In the last 6 months I have learned a bit of what extractive metallurgy is about. One of my projects involves isolating an element from an ore where the desired element is one of many minor constitutents. What is important here is the term “minor constituents”.  When the desired element is a minor constituent, then one necessarily faces the prospect of processing large quantities of mass.

Processing large quantities of mass requires that the material and energy inputs used in the process must be very inexpensive. Except for gold, you have to start thinking of heat as a kind of reagent that can be applied to make things happen. The lucky circumstance with gold is its affinity for cyanide in an oxygenated aqueous environment.

It is a very interesting and worthy challenge to start with rock and contrive to remove purified products from it. Half of the fun is working with the engineers and metallurgists. They have a very different perspective of industry than a stiff like me who has always relied on Aldrich for “raw materials”. I have had to recalibrate a bit. You don’t meet people like this at ACS meetings.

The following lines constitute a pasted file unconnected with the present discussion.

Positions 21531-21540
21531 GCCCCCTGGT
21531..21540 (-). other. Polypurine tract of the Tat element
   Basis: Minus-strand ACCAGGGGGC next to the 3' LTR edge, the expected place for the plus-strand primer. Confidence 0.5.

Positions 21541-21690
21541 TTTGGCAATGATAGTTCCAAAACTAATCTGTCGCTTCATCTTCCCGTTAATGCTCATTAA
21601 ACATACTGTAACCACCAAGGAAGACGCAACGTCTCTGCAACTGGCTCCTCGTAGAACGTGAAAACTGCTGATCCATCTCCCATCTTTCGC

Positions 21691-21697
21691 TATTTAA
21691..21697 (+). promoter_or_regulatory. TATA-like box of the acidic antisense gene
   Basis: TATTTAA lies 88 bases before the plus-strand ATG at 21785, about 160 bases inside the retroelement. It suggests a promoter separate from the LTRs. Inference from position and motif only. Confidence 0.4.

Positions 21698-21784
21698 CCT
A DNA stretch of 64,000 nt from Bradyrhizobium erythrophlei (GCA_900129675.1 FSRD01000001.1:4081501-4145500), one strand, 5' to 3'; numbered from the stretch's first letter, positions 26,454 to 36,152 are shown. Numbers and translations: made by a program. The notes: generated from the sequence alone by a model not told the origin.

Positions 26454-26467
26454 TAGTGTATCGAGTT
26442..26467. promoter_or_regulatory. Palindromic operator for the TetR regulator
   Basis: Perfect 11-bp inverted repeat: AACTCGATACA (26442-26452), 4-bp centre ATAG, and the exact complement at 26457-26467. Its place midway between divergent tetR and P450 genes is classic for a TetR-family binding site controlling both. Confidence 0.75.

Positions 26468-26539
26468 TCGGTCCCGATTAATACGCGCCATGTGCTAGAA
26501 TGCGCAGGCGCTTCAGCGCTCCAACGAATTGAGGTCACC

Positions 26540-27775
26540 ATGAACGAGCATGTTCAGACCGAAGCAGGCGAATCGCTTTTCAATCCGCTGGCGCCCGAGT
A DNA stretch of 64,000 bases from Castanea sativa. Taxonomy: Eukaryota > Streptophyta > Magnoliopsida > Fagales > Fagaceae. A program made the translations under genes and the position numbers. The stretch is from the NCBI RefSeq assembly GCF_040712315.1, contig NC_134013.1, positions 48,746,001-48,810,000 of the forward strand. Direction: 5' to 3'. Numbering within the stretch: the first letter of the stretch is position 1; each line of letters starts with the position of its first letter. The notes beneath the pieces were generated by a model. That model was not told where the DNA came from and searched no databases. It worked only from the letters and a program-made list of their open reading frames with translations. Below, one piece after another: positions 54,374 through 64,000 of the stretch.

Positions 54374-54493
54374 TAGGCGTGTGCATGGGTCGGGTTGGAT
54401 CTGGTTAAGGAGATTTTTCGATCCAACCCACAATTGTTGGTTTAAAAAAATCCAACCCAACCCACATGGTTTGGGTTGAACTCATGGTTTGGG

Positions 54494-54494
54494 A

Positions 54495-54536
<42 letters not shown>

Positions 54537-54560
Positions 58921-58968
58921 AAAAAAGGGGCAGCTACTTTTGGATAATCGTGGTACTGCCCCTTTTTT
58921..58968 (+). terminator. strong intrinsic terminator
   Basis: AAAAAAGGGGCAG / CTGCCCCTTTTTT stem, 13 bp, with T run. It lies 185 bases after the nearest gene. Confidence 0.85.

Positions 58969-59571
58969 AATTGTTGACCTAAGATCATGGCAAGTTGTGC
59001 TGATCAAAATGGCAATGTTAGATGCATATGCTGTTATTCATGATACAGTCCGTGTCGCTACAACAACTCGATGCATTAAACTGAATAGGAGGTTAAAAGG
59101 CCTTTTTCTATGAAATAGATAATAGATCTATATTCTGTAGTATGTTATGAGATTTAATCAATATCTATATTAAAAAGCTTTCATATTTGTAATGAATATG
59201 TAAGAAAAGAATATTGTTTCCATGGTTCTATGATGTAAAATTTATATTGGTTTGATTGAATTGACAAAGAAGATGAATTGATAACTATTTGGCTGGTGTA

I have spent more than a little time digging into extractive metallurgy from the 19th century.  A good deal of fairly sophisticated technology was worked out long ago for many metals on the periodic table.  Mostly, what has changed between the metallurgy of yesteryear and today is that we now consider fairly low grade ore as economically viable. 

The tailings of yesterday will become the ore of tomorrow. It just depends on the value.  When you drive around the gold and silver mining districts in the Colorado Mineral Belt, the tailings that you see from the road have most likely been worked over at least once.